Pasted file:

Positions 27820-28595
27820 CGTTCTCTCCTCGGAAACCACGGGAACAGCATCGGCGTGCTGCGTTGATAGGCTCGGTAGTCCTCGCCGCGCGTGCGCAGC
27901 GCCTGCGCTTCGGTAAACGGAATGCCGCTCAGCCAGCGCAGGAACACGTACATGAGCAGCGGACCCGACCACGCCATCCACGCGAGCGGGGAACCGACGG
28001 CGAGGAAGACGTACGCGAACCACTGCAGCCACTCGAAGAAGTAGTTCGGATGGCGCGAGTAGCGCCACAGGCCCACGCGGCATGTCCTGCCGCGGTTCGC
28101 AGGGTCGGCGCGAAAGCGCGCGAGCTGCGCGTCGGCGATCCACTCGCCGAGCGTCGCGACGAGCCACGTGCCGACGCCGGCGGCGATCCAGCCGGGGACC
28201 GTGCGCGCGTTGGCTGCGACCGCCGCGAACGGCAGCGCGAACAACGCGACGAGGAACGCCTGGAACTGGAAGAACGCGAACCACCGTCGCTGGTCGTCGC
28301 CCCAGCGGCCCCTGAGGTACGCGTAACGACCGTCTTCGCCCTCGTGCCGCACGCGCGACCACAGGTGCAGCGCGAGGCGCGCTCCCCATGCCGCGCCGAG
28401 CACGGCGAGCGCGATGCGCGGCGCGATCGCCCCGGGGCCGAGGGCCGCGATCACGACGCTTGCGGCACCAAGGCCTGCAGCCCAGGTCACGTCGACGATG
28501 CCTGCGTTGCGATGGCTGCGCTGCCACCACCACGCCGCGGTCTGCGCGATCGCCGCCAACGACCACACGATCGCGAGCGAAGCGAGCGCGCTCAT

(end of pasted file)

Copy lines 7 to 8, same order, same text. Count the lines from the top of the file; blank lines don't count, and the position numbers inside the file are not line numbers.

28301 CCCAGCGGCCCCTGAGGTACGCGTAACGACCGTCTTCGCCCTCGTGCCGCACGCGCGACCACAGGTGCAGCGCGAGGCGCGCTCCCCATGCCGCGCCGAG
28401 CACGGCGAGCGCGATGCGCGGCGCGATCGCCCCGGGGCCGAGGGCCGCGATCACGACGCTTGCGGCACCAAGGCCTGCAGCCCAGGTCACGTCGACGATG